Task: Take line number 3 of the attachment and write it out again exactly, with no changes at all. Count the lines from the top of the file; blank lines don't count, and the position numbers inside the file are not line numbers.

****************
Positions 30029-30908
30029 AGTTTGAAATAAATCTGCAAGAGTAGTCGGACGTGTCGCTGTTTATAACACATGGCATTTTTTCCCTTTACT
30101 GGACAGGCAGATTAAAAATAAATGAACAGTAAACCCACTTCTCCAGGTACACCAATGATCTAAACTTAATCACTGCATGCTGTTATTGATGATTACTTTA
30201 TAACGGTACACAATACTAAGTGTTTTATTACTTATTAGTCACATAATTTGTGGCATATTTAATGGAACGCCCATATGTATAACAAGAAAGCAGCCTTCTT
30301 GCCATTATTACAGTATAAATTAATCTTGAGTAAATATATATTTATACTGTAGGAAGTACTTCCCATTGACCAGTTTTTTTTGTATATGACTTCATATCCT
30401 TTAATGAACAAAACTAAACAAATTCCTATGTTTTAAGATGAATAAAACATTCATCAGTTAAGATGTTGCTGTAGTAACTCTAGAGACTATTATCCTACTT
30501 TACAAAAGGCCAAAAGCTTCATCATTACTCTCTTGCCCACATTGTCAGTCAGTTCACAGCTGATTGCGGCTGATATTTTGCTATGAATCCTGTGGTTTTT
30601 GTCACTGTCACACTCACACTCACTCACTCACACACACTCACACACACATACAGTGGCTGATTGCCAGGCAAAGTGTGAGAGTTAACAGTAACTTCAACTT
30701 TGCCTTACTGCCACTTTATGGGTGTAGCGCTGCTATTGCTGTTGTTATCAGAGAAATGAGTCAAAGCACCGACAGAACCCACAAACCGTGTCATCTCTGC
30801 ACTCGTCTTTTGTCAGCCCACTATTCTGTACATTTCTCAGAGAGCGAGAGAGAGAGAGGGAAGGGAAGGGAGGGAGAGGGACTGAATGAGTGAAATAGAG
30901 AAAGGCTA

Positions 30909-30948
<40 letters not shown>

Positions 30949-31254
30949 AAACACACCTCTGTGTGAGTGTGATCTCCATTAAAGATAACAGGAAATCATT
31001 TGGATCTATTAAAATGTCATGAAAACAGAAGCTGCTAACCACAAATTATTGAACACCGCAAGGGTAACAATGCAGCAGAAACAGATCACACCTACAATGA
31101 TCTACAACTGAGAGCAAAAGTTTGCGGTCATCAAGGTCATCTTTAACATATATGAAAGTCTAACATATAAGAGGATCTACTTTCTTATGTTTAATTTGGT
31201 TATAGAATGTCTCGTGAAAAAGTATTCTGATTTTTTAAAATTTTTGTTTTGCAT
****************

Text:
30101 GGACAGGCAGATTAAAAATAAATGAACAGTAAACCCACTTCTCCAGGTACACCAATGATCTAAACTTAATCACTGCATGCTGTTATTGATGATTACTTTA